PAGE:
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Navigating the realm of social media can be tricky, especially when there have already been a number of lawsuits over the content posted on some profiles. Almost everything posted online can be viewed by the public, and social media grants ample opportunities for consequences, either personal or legal. Being aware of how the law applies to social media activity can help you enjoy your online experience without getting into any legal trouble.



When signing up for a new profile or entering an online giveaway, most times you will be asked to read and agree to a Terms of Service or Terms and Conditions. While you may think it is in your best interest to skim or even skip these documents, you should familiarize yourself with the guidelines and restrictions for each independent site or platform. This way, you will be able to account for your actions and avoid breaking any rules by the content you engage with or post.

In addition to this, you may want to read through these guidelines anyway to make sure the service you are using is reputable and explains in clear terms how they will use your information. Being safe and responsible online doesn’t end with the content you post but also includes where you post it.



The internet is no exception to copyright laws. Just because you can easily search for an image and save it, does not mean you can freely use it. Most search engines and photo-sharing sites have filters that allow you to identify images that can be used without attribution, and only those are legally safe to repost. In addition to images, be careful of how you reference other people and articles. If you want to quote a piece, include some sort of attribution—either linking to the original website or tagging the author should do the trick—to avoid infringing on their rights as a content creator.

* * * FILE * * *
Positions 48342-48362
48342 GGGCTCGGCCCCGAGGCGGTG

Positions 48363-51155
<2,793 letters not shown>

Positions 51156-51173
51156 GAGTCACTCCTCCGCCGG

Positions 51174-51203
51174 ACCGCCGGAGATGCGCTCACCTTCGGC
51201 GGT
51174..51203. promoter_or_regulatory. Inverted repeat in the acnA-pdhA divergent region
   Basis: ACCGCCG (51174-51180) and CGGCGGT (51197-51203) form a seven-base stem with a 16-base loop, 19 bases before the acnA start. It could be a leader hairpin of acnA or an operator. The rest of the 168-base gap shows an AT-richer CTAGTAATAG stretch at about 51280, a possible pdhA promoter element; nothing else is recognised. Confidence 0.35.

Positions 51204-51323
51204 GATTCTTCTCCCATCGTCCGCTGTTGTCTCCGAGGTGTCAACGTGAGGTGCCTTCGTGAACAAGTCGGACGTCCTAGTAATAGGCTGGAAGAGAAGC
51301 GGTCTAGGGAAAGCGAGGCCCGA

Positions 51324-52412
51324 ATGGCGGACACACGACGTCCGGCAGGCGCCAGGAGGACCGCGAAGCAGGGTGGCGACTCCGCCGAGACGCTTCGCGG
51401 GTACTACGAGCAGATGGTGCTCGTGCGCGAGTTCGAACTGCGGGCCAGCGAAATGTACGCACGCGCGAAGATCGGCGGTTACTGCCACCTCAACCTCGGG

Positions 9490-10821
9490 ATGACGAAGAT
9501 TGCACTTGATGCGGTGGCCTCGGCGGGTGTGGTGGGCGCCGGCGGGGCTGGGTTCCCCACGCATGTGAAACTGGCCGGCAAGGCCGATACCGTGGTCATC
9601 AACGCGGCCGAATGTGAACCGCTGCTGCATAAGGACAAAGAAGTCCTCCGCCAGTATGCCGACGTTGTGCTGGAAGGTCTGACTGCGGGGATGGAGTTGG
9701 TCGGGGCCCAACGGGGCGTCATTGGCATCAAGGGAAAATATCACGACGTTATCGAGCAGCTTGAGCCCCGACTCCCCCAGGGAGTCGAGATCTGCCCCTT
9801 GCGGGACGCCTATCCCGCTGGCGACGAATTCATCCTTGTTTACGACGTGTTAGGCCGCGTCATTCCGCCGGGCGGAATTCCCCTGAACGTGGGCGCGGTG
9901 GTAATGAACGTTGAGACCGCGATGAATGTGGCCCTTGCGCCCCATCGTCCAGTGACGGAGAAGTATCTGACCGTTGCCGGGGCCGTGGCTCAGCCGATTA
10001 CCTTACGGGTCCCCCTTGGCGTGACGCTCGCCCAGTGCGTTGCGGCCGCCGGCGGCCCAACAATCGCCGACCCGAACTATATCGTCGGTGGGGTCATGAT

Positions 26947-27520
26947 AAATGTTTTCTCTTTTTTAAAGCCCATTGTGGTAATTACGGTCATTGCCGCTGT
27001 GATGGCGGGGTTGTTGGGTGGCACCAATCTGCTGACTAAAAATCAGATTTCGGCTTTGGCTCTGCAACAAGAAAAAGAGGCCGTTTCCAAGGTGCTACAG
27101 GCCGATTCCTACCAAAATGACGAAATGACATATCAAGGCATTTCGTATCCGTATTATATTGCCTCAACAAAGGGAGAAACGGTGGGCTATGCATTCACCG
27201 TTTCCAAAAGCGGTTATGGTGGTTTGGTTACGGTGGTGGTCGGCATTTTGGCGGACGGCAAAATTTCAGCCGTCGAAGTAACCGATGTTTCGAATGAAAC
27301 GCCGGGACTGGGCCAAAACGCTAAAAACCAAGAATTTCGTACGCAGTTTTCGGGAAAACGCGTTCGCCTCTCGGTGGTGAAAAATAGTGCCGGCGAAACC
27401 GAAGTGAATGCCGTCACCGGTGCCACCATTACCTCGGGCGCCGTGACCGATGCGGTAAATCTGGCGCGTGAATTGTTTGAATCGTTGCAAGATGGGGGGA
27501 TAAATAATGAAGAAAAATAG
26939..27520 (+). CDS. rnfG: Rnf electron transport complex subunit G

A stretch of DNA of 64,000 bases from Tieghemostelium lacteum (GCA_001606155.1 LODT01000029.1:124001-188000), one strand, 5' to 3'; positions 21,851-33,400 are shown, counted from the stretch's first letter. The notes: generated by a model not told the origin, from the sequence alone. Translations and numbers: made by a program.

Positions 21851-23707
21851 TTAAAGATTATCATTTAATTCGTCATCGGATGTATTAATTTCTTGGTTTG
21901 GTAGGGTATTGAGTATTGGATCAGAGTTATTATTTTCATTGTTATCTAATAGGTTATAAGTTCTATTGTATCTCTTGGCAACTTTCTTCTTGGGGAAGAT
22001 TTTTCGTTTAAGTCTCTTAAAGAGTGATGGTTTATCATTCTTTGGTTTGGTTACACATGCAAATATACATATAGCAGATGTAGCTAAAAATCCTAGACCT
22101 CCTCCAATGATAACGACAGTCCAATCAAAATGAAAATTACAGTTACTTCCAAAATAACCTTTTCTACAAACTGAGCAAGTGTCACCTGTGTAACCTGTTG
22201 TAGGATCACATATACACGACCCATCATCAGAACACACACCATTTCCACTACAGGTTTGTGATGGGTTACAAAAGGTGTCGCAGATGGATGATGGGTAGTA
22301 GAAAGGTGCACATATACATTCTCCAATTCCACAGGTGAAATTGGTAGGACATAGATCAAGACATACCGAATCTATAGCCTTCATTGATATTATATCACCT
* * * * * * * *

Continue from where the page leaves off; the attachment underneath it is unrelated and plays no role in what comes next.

As long as you are aware of copyright laws and consciously try to attribute the work to its creator, you should experience no issues with copyright infringement. Be wary of sites like Pinterest where anyone can easily post anyone else’s content and get some credit for it.


Personal Responsibility

Most of the lawsuits that have arisen due to social media activity deal with opinions and content posted online that have resulted in an employee’s termination. This territory is relatively new and the laws pertaining to free speech and online presence are still uncertain. For the most part, what you say and do online should be protected under the First Amendment, but it doesn’t hurt to be conscious of what you post online. Remember, your content is out for the world to see, if they want to; demonstrate personal responsibility and be aware of how your comments could be construed, and be judicial in determining what you should and should not post online.


Being mindful and self-aware while participating in social media is the simplest way to avoid legal trouble. You should also get into the habit of reading the rules and regulations of the sites you use, just to be safe. Laws regarding social media use are still evolving, but be conscious of what you like and post to make your online experience safe and enjoyable.